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Linguists From Australia
Linguistics is the scientific study of human language. It is called a scientific study because it entails a comprehensive, systematic, objective, and precise analysis of all aspects of language, particularly its nature and structure. Linguistics is concerned with both the cognitive and social aspects of language. It is considered a scientific field as well as an academic discipline; it has been classified as a social science, natural science, cognitive science,Thagard, PaulCognitive Science, The Stanford Encyclopedia of Philosophy (Fall 2008 Edition), Edward N. Zalta (ed.). or part of the humanities. Traditional areas of linguistic analysis correspond to phenomena found in human linguistic systems, such as syntax (rules governing the structure of sentences); semantics (meaning); morphology (structure of words); phonetics (speech sounds and equivalent gestures in sign languages); phonology (the abstract sound system of a particular language); and pragmatics (how social cont ...
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Living People
Related categories * :Year of birth missing (living people) / :Year of birth unknown * :Date of birth missing (living people) / :Date of birth unknown * :Place of birth missing (living people) / :Place of birth unknown * :Year of death missing / :Year of death unknown * :Date of death missing / :Date of death unknown * :Place of death missing / :Place of death unknown * :Missing middle or first names See also * :Dead people * :Template:L, which generates this category or death years, and birth year and sort keys. : {{DEFAULTSORT:Living people 21st-century people People by status ...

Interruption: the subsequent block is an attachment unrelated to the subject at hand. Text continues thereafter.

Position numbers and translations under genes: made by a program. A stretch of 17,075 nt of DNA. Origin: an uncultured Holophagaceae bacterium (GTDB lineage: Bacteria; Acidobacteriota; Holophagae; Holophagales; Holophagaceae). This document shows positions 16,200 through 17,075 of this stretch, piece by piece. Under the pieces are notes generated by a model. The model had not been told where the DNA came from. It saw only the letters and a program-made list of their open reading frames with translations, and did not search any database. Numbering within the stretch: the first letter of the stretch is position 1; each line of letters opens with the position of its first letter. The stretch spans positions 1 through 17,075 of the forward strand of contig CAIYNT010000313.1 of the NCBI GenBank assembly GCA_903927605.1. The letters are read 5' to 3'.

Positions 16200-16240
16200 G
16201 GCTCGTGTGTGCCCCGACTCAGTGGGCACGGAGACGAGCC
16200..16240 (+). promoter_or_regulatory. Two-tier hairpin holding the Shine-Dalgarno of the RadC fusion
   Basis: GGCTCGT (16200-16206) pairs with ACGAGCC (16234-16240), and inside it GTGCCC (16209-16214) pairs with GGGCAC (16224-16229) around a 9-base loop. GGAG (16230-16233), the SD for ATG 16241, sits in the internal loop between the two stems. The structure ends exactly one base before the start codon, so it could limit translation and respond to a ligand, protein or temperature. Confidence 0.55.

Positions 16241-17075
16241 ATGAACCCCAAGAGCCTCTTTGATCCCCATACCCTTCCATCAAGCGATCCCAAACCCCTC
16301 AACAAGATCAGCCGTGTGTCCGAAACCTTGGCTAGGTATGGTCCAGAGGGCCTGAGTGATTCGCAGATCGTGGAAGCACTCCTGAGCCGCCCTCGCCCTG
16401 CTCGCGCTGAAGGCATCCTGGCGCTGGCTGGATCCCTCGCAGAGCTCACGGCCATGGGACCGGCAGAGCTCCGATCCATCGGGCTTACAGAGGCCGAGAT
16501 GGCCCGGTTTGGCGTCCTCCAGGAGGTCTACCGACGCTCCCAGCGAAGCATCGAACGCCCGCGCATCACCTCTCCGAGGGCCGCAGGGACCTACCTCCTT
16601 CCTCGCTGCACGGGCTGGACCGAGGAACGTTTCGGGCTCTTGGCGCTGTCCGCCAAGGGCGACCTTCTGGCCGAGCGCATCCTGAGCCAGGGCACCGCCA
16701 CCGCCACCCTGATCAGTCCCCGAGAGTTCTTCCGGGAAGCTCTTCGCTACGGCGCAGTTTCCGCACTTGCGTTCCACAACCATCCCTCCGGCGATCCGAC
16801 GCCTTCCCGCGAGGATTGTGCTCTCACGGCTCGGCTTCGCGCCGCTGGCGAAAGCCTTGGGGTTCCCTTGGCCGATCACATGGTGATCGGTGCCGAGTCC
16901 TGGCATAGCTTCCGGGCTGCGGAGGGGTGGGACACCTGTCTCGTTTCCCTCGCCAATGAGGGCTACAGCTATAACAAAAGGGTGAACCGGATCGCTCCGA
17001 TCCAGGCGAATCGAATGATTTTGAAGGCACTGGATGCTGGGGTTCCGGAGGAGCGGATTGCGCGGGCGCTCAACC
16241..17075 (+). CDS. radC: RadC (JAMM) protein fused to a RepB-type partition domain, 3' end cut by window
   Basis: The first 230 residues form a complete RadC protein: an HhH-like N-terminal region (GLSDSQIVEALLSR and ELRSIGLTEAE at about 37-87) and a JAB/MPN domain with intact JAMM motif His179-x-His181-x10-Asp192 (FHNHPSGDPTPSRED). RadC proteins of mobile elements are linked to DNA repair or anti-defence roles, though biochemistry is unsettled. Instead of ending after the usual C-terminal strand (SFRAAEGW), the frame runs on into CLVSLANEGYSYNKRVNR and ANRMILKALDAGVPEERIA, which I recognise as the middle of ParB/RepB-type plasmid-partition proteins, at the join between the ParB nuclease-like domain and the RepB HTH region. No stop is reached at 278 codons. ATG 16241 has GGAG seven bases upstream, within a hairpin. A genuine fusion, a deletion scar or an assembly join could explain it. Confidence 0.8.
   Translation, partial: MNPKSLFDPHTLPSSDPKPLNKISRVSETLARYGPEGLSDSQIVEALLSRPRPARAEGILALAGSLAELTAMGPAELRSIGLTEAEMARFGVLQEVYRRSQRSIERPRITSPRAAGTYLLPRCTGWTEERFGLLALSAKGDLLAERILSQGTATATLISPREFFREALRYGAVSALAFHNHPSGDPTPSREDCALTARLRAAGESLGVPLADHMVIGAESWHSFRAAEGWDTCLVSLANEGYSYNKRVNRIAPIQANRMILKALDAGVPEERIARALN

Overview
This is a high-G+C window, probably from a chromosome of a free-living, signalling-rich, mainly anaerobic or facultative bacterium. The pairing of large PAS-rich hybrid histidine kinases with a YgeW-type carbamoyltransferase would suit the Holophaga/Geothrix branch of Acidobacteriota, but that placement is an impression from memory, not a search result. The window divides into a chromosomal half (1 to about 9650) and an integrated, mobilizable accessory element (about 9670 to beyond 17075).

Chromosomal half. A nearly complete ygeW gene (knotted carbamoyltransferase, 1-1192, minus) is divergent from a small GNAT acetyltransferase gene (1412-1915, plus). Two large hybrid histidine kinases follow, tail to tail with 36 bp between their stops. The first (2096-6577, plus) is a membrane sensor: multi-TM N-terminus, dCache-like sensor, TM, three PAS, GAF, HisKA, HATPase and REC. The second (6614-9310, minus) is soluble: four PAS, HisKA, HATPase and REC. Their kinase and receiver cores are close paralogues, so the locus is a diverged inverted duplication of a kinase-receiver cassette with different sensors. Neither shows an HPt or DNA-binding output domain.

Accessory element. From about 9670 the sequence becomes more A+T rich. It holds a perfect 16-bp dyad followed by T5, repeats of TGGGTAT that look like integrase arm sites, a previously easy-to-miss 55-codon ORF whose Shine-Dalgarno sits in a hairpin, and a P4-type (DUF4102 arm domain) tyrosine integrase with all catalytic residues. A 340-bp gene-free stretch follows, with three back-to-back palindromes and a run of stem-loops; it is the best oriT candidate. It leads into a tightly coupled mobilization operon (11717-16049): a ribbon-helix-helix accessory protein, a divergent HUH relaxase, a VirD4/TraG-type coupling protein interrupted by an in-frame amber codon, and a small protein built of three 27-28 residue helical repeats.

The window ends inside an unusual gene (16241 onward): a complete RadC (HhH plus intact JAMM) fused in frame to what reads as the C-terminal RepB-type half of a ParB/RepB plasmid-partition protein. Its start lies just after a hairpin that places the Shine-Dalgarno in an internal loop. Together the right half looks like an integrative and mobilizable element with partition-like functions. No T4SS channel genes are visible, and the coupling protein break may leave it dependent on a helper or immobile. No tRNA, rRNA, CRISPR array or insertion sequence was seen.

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1977 Births
Events January * January 8 – Three bombs explode in Moscow within 37 minutes, killing seven. The bombings are attributed to an Armenian separatist group. * January 10 – Mount Nyiragongo erupts in eastern Zaire (now the Democratic Republic of the Congo). * January 17 ** 49 marines from the and are killed as a result of a collision in Barcelona harbour, Spain. * January 18 ** Scientists identify a previously unknown bacterium as the cause of the mysterious Legionnaires' disease. ** Australia's worst railway disaster at Granville, a suburb of Sydney, leaves 83 people dead. ** SFR Yugoslavia Prime minister Džemal Bijedić, his wife and 6 others are killed in a plane crash in Bosnia and Herzegovina. * January 19 – An Ejército del Aire CASA C-207C Azor (registration T.7-15) plane crashes into the side of a mountain near Chiva, on approach to Valencia Airport in Spain, killing all 11 people on board. * January 20 – Jimmy Carter is sworn in as the 39th Pres ...
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Journal Of English As A Lingua Franca